Trouble in River City wasn't even a minor irritation compared to what third year medical student Jonah Stem found in the small hours of the morning on a sidewalk in New York City. He's seriously sleep deprived, stressed, and just wants rest. Nonetheless, when he hears a woman scream and finds her being attacked he doesn't hesitate. Without thinking Jonah intervenes, but in trying to fend off her knife wielding attacker the knife somehow ends up in the attacker's throat. Jonathan has killed a man. But, that's okay as he saved the woman, Eve, and he's suddenly the Big Apple's hero of the day - 'superdoc' who risked his neck to save another. Well, being a hero isn't so great after all due to the ragging he gets from his superiors, the unwanted media attention, and the hatred of the dead man's family. As if his life hadn't already been turned upside down a grateful Eve unexpectedly shows up at this apartment. You can guess what's coming here - before long they're engaged in a hot affair. Well, perhaps 'hot' isn't accurate as Eve has some pretty painful, perverse ideas about sex. This is one wanton woman. Sadomasochism is her thing and she wants Jonah on a silver platter (as well as on a hospital desk). Descriptions of their encounters are not for those with tender ears. Jonah never bargained for any of this and seems unaware that he is being manipulated, pushed to the brink of madness. However, Eve is one of the most frightening females in recent literary creation and she's not about to let him go. - Gail Cooke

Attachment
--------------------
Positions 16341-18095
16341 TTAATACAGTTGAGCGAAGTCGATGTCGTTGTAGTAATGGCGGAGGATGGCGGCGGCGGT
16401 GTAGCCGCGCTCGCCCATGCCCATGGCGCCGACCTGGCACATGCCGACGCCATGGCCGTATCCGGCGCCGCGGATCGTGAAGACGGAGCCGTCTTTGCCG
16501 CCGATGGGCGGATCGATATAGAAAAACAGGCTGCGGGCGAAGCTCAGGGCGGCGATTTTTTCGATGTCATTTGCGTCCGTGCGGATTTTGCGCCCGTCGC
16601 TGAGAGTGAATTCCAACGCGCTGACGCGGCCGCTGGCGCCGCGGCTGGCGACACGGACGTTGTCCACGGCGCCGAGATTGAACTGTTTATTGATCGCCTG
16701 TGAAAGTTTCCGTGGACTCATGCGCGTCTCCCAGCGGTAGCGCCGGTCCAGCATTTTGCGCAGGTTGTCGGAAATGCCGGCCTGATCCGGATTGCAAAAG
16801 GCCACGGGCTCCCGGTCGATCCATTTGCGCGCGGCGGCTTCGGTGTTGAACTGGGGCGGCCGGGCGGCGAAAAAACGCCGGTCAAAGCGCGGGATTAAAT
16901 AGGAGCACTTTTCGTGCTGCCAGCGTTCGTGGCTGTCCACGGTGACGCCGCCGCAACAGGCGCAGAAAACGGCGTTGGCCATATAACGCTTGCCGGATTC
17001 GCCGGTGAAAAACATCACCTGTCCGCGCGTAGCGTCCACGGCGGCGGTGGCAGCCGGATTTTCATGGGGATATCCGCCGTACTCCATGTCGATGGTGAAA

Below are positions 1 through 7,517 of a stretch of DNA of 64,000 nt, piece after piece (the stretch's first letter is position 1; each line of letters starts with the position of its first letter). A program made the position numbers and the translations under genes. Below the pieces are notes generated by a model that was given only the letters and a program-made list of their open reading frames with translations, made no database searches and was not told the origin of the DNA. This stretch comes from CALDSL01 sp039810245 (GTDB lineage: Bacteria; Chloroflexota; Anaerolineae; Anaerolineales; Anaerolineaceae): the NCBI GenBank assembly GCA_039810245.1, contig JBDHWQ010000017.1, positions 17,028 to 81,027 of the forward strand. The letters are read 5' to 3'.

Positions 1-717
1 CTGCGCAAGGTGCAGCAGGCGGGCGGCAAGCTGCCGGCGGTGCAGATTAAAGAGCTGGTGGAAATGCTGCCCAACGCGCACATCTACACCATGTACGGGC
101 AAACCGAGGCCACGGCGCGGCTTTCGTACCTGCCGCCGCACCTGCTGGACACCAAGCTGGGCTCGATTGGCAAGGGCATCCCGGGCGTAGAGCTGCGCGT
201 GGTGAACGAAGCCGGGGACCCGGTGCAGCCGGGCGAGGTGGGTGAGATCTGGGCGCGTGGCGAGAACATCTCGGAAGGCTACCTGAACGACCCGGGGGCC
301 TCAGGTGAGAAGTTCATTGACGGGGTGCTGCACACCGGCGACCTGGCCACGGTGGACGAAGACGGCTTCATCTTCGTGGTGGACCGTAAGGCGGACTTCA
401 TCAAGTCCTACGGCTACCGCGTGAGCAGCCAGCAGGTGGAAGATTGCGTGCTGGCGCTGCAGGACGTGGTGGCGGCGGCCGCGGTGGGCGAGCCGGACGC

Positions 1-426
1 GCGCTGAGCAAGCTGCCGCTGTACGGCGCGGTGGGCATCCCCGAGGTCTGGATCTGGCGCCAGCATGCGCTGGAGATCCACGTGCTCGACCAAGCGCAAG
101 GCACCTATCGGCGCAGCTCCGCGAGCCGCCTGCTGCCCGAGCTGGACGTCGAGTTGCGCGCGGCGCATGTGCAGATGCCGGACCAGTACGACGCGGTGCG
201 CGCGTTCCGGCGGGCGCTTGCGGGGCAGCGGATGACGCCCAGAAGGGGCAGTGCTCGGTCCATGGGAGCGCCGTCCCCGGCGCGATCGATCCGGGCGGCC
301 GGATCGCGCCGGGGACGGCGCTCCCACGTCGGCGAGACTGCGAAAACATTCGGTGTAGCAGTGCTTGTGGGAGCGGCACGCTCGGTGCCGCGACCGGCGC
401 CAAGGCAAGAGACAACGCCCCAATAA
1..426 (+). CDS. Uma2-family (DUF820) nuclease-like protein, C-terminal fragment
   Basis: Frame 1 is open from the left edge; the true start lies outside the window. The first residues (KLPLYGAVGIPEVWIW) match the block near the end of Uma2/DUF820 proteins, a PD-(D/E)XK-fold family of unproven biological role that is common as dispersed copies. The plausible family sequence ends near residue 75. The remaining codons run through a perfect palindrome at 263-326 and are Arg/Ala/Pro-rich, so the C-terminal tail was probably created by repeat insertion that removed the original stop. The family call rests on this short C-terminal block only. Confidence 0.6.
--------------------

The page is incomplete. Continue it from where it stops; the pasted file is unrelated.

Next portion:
Guest More than 1 year ago
Jesse Kellerman's new novel, TROUBLE, redefines the rules (if there were ever any to begin with) for writing fiction. His character development is vivid, and his occasional use of humor helps defuse the reader's growing sense of anxiety as the story unfolds. This playwright/novelist writes with a style that is definitely his own. Readers interested in expanding their vocabulary may wish to have a dictionary close at hand as they work their way through the chapters of this extremely well written book.